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The Effects of Ketamine on Cognition in Treatment-Resistant Depression: A Systematic Review and Priority Avenues for Future Research

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Abstract

Replicated evidence has documented cognitive deficits in populations with treatment-resistant depression (TRD). Approximately 40 % of patients with MDD present with impairment of one or more cognitive domains. As such, there is an unmet need to discover treatments that have pro-cognitive effects in TRD patients. Ketamine has demonstrated efficacy as a rapid-onset intervention for the treatment of depression. The objective of the current review was to assess the effects of ketamine on cognition in TRD patients. We systematically searched PubMed, Google Scholar and PsycINFO between database inception to March 24th, 2020. We identified five studies that evaluated cognition in TRD populations following ketamine treatment. All studies included a 0.5 mg/kg subanesthetic intravenous (IV) administration of ketamine. One study found significant improvements in complex (p = .008) and simple (p = .027) working memory and one study found improvements in visual learning memory following IV ketamine infusions (p = .014). Improvements in speed of processing and verbal learning memory were observed in anxious TRD participants only. Importantly, a subanesthetic dose of IV ketamine does not worsen cognitive function.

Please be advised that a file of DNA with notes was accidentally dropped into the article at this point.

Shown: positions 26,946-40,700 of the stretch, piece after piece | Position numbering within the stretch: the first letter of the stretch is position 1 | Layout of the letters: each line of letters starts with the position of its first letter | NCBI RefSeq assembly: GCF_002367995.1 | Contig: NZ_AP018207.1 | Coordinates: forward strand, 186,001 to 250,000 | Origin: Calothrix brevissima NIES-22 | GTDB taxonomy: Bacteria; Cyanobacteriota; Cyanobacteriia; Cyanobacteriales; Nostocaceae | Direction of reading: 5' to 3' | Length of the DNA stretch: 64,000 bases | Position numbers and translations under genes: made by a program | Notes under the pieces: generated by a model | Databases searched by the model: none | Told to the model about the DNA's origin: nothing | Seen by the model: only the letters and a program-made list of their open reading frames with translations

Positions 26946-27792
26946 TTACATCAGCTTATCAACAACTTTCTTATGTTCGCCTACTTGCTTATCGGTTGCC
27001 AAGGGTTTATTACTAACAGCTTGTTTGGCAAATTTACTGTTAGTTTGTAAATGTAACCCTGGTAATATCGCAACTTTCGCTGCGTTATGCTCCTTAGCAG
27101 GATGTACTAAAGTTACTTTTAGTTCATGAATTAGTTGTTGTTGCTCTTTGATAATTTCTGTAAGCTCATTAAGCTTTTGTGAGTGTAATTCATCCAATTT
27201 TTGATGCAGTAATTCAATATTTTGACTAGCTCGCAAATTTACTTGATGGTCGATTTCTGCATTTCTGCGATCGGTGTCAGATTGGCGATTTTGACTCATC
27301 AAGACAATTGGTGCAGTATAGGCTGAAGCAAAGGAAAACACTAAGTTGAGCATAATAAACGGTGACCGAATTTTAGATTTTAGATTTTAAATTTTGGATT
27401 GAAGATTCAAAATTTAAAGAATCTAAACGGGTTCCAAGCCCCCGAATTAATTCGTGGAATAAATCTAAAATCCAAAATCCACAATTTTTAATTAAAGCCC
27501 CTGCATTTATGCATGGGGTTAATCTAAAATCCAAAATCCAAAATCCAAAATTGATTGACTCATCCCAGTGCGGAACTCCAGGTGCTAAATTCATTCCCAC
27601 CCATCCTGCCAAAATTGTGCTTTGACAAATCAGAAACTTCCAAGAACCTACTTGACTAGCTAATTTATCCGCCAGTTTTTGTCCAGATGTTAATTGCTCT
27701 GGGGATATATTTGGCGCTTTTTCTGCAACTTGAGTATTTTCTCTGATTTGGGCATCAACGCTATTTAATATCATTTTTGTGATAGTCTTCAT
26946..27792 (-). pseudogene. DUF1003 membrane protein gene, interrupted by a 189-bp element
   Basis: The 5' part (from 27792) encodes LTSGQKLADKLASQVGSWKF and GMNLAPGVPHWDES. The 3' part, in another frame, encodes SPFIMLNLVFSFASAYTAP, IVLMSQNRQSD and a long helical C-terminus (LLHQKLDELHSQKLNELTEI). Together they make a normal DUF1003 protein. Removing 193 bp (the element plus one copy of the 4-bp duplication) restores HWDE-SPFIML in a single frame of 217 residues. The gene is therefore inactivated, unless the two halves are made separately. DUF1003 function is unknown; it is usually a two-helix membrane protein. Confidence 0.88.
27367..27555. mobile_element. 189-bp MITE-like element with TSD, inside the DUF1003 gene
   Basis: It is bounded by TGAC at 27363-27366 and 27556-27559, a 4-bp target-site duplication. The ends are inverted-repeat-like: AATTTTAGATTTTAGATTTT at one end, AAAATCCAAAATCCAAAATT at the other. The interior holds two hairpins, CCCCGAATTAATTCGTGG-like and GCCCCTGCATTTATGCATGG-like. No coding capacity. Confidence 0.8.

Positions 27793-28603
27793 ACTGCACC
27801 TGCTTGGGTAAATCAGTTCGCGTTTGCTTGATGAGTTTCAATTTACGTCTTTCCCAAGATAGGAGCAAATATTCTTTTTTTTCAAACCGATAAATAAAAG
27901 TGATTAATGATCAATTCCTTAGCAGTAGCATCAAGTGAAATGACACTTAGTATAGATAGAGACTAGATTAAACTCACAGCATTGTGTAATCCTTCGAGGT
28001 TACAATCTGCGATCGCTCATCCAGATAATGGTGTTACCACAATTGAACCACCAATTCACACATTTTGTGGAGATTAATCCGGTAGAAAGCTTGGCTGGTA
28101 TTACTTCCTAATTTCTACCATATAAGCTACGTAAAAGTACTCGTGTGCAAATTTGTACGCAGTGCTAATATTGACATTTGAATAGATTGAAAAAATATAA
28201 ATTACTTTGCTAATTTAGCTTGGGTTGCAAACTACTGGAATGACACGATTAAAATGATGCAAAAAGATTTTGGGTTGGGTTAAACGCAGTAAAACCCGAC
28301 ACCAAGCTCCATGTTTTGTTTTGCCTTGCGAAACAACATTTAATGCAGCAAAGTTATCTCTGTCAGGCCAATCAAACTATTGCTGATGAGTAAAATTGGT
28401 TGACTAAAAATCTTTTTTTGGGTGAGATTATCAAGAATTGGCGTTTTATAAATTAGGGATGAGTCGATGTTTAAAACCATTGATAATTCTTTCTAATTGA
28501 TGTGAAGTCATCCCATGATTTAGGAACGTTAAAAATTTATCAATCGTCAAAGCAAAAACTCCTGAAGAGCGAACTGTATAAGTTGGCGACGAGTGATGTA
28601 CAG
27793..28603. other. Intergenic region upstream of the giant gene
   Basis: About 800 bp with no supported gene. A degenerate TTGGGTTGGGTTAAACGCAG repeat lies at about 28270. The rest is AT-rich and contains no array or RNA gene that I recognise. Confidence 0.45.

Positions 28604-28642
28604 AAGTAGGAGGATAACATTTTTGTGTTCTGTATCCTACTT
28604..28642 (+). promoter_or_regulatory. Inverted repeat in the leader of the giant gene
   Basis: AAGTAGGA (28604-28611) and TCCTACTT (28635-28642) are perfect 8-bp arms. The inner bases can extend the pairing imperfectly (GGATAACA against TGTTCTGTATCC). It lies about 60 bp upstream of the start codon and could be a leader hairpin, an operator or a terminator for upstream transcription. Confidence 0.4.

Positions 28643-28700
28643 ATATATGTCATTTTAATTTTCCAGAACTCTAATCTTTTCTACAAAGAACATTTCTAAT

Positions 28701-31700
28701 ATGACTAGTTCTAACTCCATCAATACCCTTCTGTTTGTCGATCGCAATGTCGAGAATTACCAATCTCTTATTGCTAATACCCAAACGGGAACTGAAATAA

Gill, H., Gill, B., Rodrigues, N. B., Lipsitz, O., Rosenblat, J. D., El-Halabi, S., Nasri, F., Mansur, R. B., Lee, Y., & McIntyre, R. S. (2021). The Effects of Ketamine on Cognition in Treatment-Resistant Depression: A Systematic Review and Priority Avenues for Future Research. Neuroscience and biobehavioral reviews, 120, 78–85. https://doi.org/10.1016/j.neubiorev.2020.11.020

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